Galbreath, Robert James (History 1864- 1913)


Janet Schwarze





----Source: 1918 History of Clark County, Wisconsin

                         Robert James Galbreath & Family


ROBERT JAMES GALBREATH, who died at his home in Washburn Township, Aug. 25, 1913, was a man held in high esteem in the community in which he lived. He was born in Grant County, Ind., Jan. 8, 1864, son of John and Eunice (Marshall) Galbreath, who were married in that state. His paternal grandfather was James Galbreath, a native of Ohio and a farmer who cleared three farms from the woods. John Galbreath, who was one of a family of eight children-four sons and four daughters-was born in Ohio, and he also cleared a farm from the forest. He and his wife Eunice had five children: John, Ira, Robert, Nancy, and Lillie. The Galbreaths were of Scotch origin, while the Marshalls were English. Robert James Galbreath received his early schooling in Indiana, but had no opportunity of obtaining an advanced education.


At the age of 21 years he was married to Ina Fox, who was born in Tippecanoe County, Ind., Nov. 7, 1864, only child of Israel and Martha Jane (Mann) Fox. Her father was a native of Indiana and son of Jacob and Rebecca Fox, who died when Israel was 10 years old, he being reared by an aunt, named Sarah Hoffman. Israel Fox was a farmer, and his wife, who was born in Indiana, was a daughter of James and Hannah (Franklin) Mann of Indiana. The Foxes were of Scotch descent and the Manns German. After their marriage Robert J. Galbreath and wife located in Richland County, Wis., on a farm that consisted of timbered bluffs. There was a log house on the place, into which they moved and where they lived ten years. At the end of that time they removed to Indiana, renting a farm in Grant County for three years, or until 1900, when they came to Clark County. Here Mr. Galbreath bought 140 acres of land in Section 3, Washburn Township, the tract being mostly covered with stumps. A year later he sold it and bought eighty acres in Section 2, on which he stayed three years. He then bought the place in Section 11, on which his family now reside, and on which there was a small frame house standing that served them for a dwelling. Subsequently this house burned down and Mr. Galbreath then erected a modern frame residence, which was his home to the end of his life.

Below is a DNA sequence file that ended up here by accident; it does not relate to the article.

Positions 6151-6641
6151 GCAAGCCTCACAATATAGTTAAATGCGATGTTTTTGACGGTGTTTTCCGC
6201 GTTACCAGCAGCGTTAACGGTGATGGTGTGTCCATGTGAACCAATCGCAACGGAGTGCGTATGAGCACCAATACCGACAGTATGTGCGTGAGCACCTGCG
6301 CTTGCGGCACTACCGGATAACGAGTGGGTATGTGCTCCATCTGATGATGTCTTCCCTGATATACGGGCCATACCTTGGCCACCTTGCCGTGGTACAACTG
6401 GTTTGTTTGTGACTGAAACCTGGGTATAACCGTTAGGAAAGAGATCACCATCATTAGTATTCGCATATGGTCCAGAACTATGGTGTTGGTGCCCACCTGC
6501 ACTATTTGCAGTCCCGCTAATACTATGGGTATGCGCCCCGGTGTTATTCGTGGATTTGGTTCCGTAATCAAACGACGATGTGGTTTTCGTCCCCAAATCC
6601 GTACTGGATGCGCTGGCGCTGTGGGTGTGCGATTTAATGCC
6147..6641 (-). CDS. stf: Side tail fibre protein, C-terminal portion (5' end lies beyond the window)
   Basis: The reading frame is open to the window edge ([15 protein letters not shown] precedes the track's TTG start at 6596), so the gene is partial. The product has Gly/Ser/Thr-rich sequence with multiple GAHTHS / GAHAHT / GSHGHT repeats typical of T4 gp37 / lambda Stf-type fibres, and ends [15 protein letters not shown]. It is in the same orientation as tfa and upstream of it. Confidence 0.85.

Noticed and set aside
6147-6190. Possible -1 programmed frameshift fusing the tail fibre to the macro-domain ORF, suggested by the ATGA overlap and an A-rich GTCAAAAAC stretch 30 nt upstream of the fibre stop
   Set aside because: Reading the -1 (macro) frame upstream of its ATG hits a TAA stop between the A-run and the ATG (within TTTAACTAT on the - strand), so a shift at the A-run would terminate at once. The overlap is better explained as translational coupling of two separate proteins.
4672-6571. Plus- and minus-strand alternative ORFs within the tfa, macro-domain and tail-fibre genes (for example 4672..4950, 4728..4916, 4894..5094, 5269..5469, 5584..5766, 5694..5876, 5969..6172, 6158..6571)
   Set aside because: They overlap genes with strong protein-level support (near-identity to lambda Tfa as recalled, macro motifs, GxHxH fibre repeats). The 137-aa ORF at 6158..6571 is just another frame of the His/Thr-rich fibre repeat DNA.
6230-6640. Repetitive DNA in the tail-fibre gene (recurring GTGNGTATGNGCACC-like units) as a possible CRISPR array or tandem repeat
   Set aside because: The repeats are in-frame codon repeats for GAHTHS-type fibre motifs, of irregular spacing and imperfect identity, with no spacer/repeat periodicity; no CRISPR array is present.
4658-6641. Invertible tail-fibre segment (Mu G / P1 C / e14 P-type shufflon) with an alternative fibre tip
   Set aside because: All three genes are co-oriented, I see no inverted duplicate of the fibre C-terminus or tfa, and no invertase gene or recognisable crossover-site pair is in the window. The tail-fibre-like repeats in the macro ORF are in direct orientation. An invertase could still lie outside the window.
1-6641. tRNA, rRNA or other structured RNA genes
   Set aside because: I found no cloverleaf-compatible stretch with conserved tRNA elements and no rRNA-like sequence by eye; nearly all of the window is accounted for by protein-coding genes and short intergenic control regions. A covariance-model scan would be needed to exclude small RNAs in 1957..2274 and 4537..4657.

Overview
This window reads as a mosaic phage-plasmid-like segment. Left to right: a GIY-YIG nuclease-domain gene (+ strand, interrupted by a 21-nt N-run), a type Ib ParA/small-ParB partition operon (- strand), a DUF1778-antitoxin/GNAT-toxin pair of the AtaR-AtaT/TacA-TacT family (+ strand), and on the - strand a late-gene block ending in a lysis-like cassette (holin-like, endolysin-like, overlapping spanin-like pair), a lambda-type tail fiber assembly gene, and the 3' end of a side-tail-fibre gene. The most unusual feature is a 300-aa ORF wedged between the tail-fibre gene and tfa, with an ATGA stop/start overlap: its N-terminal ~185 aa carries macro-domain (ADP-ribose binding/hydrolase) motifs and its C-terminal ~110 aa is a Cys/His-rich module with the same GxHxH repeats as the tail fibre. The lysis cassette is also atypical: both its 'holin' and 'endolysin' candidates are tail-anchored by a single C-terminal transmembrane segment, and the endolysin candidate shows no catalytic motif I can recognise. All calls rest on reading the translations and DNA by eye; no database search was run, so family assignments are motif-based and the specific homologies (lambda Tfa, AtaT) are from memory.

He was a man of quiet domestic tastes and had little desire at any time to mingle in public affairs, but his farm was well kept and on it he raised good stock, being respected as a loyal and industrious citizen. Since his death his family has erected, in 1916, a good basement barn, 36 by 60 feet in size.


Mr. and Mrs. Galbreath were the parents of five children, of whom two died in infancy. The others were: Roscoe Conklin, who lives on the farm with his mother, who married Ella Lamp and has one child, Dorothy Inez Lulu Blanche, now Mrs. Higgins of Richland County, who has two children-Floyd and Geradine and Laura Ethel, wife of Christ Feutz, of Washburn Township, and who has one child, Lynn R. Both daughters were school teachers before their respective marriages.



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